(Odd that beech not mentioned in next paragraph, since it's closer parallel in many ways than the cases mentioned)
l38: extra "and"
l98: 'a' rather than 'an'
l96-103: This sentence needs reworking -- probably breaking up into two or more sentences, maybe a little expansion (especially as it lays out basic conceptual structure). Currently diagrams as 'experiment compares and contrasts rates.... to two mechanisms...', which isn't quite right.
l105: 'following' rather than 'caused by'? attribution of causality needs to follow design that justifies it...
l107: "the hypotheses": These are predictions, but don't really spell out reasoning. I'd prefer to see 'hypotheses' stated in terms of processes or causal relationships being focused on, and these kinds of pattern predictions stated as testable predictions of those hypotheses... WHY are these expectations reasonable?
L118: this prediction is more far-reaching and less obviously reasonable than first three. Convergence with hardwood controls seems to requrie several assumptions that aren't really addressed here.
L177-178: The rationale for cutting of hardwoods and white pine is not clear, since experiment is directed at detecting effects of removal of hemlock? -- ah, I see from subsequent paragraph that it's intended to mimic a salvage operation. Okay, but that means predictions given in intro have to be in terms of more complex differences between treatments -- not just whether hemlock is felled or dies standing, but whether other stuff is killed/removed or not...
L210: Grasses and sedges to genus only: This is too bad, since sedges can constitute a good chunk of the herbaceous diversity in such forests...
l251: litterfall as index of ANPP: This seems okay EXCEPT for one important issue; does it include disintegrating twig/branch material from girdled trees on the girdled plots? That would NOT be appropriate as a component of current ANPP -- would lead to overestimation of post-treatment ANPP for a few years as canopy structure breaks up!
l288-90: Back to question about cutting pine and hardwoods; in the logged plot, doesn't difference represent MORE than contribution of hemlock (i.e., that of other trees cut)?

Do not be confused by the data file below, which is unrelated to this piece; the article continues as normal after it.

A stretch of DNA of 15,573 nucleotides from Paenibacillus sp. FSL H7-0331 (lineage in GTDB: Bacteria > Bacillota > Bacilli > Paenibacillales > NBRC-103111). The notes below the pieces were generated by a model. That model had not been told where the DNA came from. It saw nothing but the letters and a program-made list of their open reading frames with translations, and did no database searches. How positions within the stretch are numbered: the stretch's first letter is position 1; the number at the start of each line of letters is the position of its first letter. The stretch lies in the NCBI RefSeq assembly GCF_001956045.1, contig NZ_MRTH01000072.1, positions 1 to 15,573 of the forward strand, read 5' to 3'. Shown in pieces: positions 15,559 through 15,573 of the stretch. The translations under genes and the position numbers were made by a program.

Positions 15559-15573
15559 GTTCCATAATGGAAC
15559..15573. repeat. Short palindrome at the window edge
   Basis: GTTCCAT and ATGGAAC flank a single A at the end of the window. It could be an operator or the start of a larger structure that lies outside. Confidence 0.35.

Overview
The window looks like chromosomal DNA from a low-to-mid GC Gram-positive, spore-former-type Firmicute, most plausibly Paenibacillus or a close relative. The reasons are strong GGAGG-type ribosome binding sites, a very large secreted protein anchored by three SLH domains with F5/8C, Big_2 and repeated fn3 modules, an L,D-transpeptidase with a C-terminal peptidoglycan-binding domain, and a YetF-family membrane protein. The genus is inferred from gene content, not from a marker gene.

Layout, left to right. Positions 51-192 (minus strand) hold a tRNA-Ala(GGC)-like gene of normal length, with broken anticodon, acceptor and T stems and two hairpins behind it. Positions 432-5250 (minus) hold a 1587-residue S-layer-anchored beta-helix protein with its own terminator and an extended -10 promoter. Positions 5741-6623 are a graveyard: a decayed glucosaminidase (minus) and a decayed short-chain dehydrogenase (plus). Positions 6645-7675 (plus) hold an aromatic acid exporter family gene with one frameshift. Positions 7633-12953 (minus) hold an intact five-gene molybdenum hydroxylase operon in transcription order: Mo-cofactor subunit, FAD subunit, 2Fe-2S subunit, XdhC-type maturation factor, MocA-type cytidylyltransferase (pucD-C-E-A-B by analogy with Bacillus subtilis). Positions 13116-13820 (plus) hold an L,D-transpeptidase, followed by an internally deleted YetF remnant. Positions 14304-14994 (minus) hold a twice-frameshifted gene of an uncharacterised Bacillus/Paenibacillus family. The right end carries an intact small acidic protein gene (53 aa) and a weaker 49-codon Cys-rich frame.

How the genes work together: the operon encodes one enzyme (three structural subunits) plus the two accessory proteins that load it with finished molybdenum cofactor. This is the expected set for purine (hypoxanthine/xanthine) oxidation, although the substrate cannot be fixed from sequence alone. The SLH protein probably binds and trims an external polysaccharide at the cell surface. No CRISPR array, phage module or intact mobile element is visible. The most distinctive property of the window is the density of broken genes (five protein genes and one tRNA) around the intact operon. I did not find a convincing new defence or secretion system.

l300-301: Yes, but that heterotrophic respiration is likely to be enhanced by breakdown of roots of killed trees in experimental plots?
l343-344: 'increased abruptly.. remained stable' This is not visually evident for both logged plots; one instance COULD be interpreted this way; the other looks pretty gradual to me with increase continuing in the last sample interval
l410-424: This is an example of over-description; I'd suggest reducing amount of verbal retelling of what's clear from tables/figures -- especially when there's no meaningful pattern relative to hypotheses/predictions...
l448-449: It might be possible to draw some something from literature on response to beech bark disease mortality on this front...
l522; this 'pulse' should be interpreted as related to increased ANPP as implied by the foregoing sentence; it's a transient loss fo a biomass reservoir and that should be clearly distinguished...
FIGURE 2: There needs to be an in-graph legend matching treatment to color.
So, let me think about this. If I logged a stand and removed big trees, what would I expect? Let's see - decreased basal area, decreased cover, more CWD on the ground from felling the trees, less litterfall (because there are fewer big trees), lower soil C and N flux because of decreased litter input but slowly recovering as the canopy closed and litterfall recovered. And if I girdled trees but left them standing? Smaller changes in the above properties.
This is what this experiment demonstrated.
So what new things have we learned?
The experimental design was fine. I just don't think that the results teach us anything new.
See comments in other boxes.
This experiment was obviously a lot of work and well-executed, but I don't find any of the results to be all that surprising. If you wanted to examine specifically what the loss of hemlock did compared to the loss of other "foundation species", the experiment should have been repeated removing another species with very different potential effects on the ecosystem, such as sugar maple. But that would have been a massive experiment.
All text and materials provided via this peer-review history page are made available under a Creative Commons Attribution License, which permits unrestricted use, distribution, and reproduction in any medium, provided the original author and source are credited.